Goats and rams share several similarities at first glance, but there are many key differences between these animals that you can spot if you know what to look for. Here, we are using ram as a reference to a male sheep of both domestic and wild species. While goats and rams are both even-toed animals of the Artiodactyla order, goats belong to the Capra genus, while rams are a part of the Ovis genus.
Other than their genetic makeup, there are several physical and behavioral characteristics that are unique to either species of goat vs ram. A primary difference will be their horn size and shape, as well as the look and layering of their coats. Others that aren’t so obvious are the goats vs ram’s foraging patterns, life span, and tail shape. Let’s talk more in-depth about these key differences now.
Comparing Goats vs Rams
|Life Span||12-14 years||10-12 years|
|Size||44-310 lbs.||99-300+ lbs.|
|Horns||straight, narrow, pointed||curved, round, wide|
|Fur Coats||one layer of typically shorter hairy fur||multiple layers of thick woolen fur|
|Tail Shape||points up, short||points down, longer, can be covered with wool|
The 5 Key Differences Between Goats vs Rams
The main differences between goats and rams lies in their morphology and their foraging behaviors. Rams, otherwise known as male sheep, tend to be larger than goats. In addition, rams will also have larger curved horns than the narrow horns of the average goat. Another key feature that may be superficially different is the fur of the ram will be thicker than that of a goat’s, and typically have two layers in order to combat the cold in their preferred climates. Their behavioral differences are seen mainly in their preferred diet. While they are both herbivores, goats and rams have differing ways that they prefer to find food.
Let’s explore more about what makes each of these iconic animals unique!
Goats vs Rams: Horns
On both the goat and the ram, the first feature you will see a drastic difference in will be the size and shape of their horns. Rams are notorious for their signature curved horns. They are used predominantly during breeding season in competition with other males. These horns can weigh up to 30 lbs! Using these horns, rams can deliver a powerful headbutt to any competing males or as a show of strength to any perceived threat.
Goat horns, as opposed to those of a ram, are much more narrow and pointed. These horns tend to grow upwards, as opposed to curving so extremely backward. While they also use their horns to ward off possible threats, goat horns appear very different from those of ram.
While both goats and rams will grow their horns from birth, each is just as different texturally. Ram horns are not only larger and curved, but they are also ridged and bumpy. The average goat horn appears smooth to the touch, lacking the distinct ridges that make rams horns so unique.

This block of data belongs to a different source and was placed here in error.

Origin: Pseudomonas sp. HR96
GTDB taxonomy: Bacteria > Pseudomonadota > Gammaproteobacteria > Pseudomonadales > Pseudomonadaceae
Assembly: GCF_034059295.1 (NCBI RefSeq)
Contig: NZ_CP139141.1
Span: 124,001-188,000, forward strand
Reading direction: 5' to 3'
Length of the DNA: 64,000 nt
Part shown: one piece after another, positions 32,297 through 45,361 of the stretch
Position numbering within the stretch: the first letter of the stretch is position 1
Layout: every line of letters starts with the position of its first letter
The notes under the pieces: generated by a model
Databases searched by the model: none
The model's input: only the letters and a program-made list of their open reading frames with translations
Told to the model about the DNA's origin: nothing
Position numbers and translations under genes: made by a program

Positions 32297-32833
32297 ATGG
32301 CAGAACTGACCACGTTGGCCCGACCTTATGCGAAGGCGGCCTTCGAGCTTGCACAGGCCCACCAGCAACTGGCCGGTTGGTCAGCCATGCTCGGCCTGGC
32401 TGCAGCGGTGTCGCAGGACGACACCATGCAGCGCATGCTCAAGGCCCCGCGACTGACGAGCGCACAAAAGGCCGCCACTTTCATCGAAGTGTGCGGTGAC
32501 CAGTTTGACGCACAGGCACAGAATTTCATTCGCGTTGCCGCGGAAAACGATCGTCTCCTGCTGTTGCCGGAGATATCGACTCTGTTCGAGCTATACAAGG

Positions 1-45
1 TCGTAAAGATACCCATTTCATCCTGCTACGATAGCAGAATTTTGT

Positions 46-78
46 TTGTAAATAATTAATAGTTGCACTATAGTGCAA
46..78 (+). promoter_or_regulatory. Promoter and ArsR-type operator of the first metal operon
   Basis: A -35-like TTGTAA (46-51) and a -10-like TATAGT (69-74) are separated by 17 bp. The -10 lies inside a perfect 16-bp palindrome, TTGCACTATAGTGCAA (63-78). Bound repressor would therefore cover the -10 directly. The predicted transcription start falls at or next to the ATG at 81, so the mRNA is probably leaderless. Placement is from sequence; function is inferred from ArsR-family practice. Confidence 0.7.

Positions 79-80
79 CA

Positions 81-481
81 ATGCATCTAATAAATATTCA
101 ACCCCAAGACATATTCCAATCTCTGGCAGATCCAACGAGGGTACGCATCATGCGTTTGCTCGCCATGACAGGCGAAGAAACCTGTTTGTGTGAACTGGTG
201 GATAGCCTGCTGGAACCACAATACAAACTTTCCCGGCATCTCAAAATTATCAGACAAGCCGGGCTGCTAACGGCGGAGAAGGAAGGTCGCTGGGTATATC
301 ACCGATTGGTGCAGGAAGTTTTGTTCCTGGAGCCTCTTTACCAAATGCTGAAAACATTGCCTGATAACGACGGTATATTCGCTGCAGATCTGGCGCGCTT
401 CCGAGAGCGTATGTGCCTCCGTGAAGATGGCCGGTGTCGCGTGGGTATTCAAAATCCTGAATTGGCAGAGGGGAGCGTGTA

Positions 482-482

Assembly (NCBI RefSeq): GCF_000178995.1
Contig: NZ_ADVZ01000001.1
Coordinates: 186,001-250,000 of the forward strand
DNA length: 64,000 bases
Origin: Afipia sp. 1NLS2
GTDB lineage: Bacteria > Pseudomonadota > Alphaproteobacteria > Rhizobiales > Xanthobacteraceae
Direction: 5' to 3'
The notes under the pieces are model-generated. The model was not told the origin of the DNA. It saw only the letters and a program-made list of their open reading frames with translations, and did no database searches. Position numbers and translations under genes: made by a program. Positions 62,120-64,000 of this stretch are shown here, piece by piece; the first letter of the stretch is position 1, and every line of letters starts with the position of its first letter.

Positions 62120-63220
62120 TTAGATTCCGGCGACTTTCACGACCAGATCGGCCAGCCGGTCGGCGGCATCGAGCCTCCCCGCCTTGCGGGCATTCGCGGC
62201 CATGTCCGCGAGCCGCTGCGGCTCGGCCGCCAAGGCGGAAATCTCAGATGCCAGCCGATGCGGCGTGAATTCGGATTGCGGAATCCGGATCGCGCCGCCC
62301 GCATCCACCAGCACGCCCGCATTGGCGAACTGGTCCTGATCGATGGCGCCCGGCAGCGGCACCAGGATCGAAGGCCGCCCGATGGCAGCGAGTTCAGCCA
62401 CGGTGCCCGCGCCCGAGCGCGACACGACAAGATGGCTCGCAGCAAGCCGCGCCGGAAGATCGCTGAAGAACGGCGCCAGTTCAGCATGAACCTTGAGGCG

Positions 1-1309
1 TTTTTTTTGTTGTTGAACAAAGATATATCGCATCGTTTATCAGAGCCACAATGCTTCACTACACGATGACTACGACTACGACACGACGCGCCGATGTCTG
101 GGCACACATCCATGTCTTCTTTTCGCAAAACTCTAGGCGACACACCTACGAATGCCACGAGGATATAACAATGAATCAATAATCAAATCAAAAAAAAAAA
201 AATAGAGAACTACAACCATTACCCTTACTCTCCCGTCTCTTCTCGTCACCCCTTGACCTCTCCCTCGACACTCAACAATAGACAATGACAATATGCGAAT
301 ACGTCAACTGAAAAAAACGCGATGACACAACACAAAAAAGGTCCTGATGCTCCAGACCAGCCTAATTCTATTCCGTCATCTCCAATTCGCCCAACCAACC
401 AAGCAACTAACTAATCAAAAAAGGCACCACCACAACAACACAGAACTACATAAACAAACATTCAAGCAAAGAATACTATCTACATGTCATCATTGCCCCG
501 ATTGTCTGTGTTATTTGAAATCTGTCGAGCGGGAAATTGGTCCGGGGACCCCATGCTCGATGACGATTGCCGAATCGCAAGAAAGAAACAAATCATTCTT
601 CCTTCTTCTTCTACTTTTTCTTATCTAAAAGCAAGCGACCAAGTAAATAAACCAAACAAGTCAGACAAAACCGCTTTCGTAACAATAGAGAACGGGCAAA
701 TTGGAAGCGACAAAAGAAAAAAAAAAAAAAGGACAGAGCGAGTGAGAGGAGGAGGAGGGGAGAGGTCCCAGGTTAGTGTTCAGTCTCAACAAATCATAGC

Goats vs Rams: Coat
Long-cultivated for their wooly fur, rams and sheep have a much thicker, multi-layered fur coat than those of their goat counterparts. Ram wool typically has two layers: an outer coat and an undercoat to protect vital organs from colder climates.
On the other hand, a goat does not have the ram’s distinct thick wooly coat and instead has to rely on a single layer to keep them warm. In addition, their fur is on average shorter and thinner. This gives the goat a much less bulky appearance than a ram you may see.
Goats vs Rams: Tail
Another morphological difference between the ram and the goat will be its tail. Goat tails are typically shorter, less furry, with an upwards point to them while the tail of a ram will have a woolly tail with a downward direction. It may be a subtle distinction, particularly since many domesticated rams and sheep will have their tails docked.
There has been a long history of docking sheep and ram tails. This is largely done to prevent health complications over the animal’s lifetime, as bacteria and parasites will thrive in unsanitary conditions. By docking their wooly tail, stockmen and animal caretakers can mitigate the presence of feces on the animal’s coat. If left unaddressed, infection and more major health complications may arise, such as flystrike.
Goats vs Rams: Weight
The average ram not only looks larger than goats due to its thick wool coat but a ram will usually have more mass than that of a goat. While goats and rams can be similarly shaped since they share some genetic material, goats usually both look thinner and weigh less than rams or sheep.
Goats vs Rams: Foraging Habits
Rams are less particular in their foraging when compared to goats. The average goat is known as a browser, which means that goats will prioritize the foragable food sources with a higher nutritional return. Rams, on the other hand, have little preference and will typically focus on feeding in a particular area as opposed to searching for more specific food sources. Rams are considered grazers because of this.
Since rams are grazers, they will typically move slowly with their flock in a given foraging area and eat indiscriminately as they go. This is not the case with goats, who are selective in what they eat. Goats will favor certain flora because of their nutrient content and quality.
Not only will goats seek out more specific foods for their diet, they will often use more creative methods like standing on their hind legs or even climbing short distances to feed on taller shrubs or brush.
The photo featured at the top of this post is © Warren Metcalf/Shutterstock.com
FAQs (Frequently Asked Questions)
Which signs do these animals represent in astrology?
These are each animals of the zodiac. The goat is a representation of the sign of Capricorn, while Aries is represented by the ram.
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